Preston Williams Jr. doesn’t stop working his vineyard in North Carolina, even for an interview. “I’m going to multitask alongside you,” he says, continuing to tend to the farm and vineyard while he talks, his son Jamal by his side. After all, daylight hours are precious at Seven Springs Farm and Vineyard in Warren County, North Carolina—particularly during the cooler months, when it’s a race against the clock to wrap up the day before it gets dark.
Williams came into the industry from a varied background. He served in the military, which took him all over the East coast and to Raleigh, North Carolina, before he settled about ninety miles north in his native county. That was back in 1987, when he and his wife Clara purchased a 140-acre tract of land, complete with seven naturally occurring springs, to become the family homestead.
Drive along US Highway 158 through North Carolina’s Piedmont and you may miss Warren County if you blink. The unassuming region, home to around 20,000 people, borders the Virginia state line. The area thrives on agriculture, and Williams grew up on his family’s farm where he assisted with cotton, tobacco, corn, and cucumber production.
Returning to his home community with an entrepreneurial spirit, Williams used his property to raise feeder calves and also for forestry management. He cultivated the land with the help of his supportive family, including his wife, three sons, and, now, grandchildren. “We’ve enjoyed the land immensely,” Williams says. “It’s been a place of freedom, relaxation, enjoyment.”
That type of atmosphere caught Williams’ attention beyond his home—family outings to vineyards and wineries revealed places that channeled a similar ability to lull visitors into a sense of ease, and, for Williams, seeing the vines blowing in the breeze inspired a sense of freedom.
“We fell in love with the vines. With the experience of visiting a vineyard. With tasting and having a glass of wine. With having a relaxing conversation with someone you don’t even know,” he says.
The family knew they could open up their land to give others the same experience. They lived in a fertile area for growing muscadine grapes—a sweeter, larger variety than the grapes found at the grocery store. Vineyard visits soon became research as they developed their understanding for grape growing and the winemaking process.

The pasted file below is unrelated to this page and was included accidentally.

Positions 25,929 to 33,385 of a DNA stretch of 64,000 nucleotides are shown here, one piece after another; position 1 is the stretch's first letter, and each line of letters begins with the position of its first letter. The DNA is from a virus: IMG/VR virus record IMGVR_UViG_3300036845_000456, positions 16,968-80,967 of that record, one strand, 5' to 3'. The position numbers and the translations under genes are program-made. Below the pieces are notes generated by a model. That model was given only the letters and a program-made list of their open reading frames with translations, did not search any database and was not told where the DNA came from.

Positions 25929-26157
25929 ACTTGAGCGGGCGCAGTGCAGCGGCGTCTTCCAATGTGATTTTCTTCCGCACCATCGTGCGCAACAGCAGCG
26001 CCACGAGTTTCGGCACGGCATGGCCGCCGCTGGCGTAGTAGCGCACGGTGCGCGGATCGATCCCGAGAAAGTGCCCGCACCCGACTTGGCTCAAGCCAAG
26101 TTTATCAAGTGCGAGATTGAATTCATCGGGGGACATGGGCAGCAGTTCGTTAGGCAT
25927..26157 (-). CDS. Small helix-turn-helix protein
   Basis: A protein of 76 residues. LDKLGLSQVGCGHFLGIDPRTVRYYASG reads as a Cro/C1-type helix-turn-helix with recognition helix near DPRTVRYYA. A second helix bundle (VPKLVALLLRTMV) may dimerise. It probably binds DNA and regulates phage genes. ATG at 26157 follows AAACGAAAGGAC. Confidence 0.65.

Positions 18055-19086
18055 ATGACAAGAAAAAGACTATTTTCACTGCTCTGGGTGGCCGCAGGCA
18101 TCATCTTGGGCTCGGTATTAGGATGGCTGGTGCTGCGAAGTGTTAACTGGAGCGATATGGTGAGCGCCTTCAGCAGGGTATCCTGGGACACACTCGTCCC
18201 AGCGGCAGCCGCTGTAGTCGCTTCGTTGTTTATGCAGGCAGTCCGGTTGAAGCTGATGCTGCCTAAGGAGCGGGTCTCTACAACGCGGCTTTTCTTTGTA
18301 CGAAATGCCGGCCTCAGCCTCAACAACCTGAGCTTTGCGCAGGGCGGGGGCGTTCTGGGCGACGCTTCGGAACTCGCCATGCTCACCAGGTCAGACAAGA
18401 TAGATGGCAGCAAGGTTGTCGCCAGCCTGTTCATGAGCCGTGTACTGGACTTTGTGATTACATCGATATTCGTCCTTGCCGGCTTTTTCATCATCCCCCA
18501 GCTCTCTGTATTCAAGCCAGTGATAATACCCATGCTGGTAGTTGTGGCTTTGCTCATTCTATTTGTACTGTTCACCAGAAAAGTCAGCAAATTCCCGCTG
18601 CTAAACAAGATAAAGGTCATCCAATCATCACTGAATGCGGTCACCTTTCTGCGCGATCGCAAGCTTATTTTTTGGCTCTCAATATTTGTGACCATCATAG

The family planted their first muscadine, merlot, cabernet, and chardonnay vines in 2017—making them one of the first Black-owned wineries in the region—as well as the seeds for a five-year plan. “This is still a newborn baby,” Williams says of his vineyard. For perspective, grape vines typically reach their maturity anywhere between twelve and twenty-five years.
They spent the next two years honing their winemaking process. During this, they also built a tasting room and converted a multi-purpose building into an Airbnb that now hosts wine enthusiasts seeking getaways. Next came a pond and veranda, then a closed-in event center. Then, finally, the groundwork for a physical winery.
Within four years, Seven Springs has evolved into an idyllic retreat for weddings, reunions, gatherings, and special events, hosting private dinners to DJs.
“Any good business plan is multi-faceted,” Williams says. He wants to paint the full picture of the relaxation, social connections, and awe that occurs when sharing a bottle with friends against a backdrop of lush, open land.
Seven Springs completed the state and federal licensing processes that will allow them to commercially produce wine from their own grapes in late 2021. In the meantime, they partnered with nearby Rock of Ages Winery & Vineyards near Roxboro, North Carolina, to source the chardonnay, cabernet sauvignon, merlot, and muscadine they currently bottle. The wines pay homage to the Williams family and their home county: The Buck Springs blush wine, for example, commemorates Williams’ maternal grandfather, and the Fishin’ Creek Red (named after the township) is the family’s reminder to always remember where one comes from.
Operating as the only winery the county is far from what sets Seven Springs Farm and Vineyard apart. They are one of only twenty-eight Black-owned wineries in the country and one of two in North Carolina. Creating a space in a historically white-led industry makes Seven Springs a destination within their community and well beyond.
“We’ve had an excellent response,” Williams says since opening their doors in 2020. About 95 percent of their visitors travel in from surrounding areas, usually within a 120-mile radius; others fly in from across the country.
This year marks the culmination of the family’s five-year plan. When asked about what’s next, Williams mentions he’d like to see a recliner and mini fridge about every fifteen to twenty feet or so, offering a place to kick back during walks around the property. Jokes aside, he has no intention of easing up on the hands-on role he plays in the family business: “In order for what we desire to be successful, we have to work and see it through to the end,” he says.
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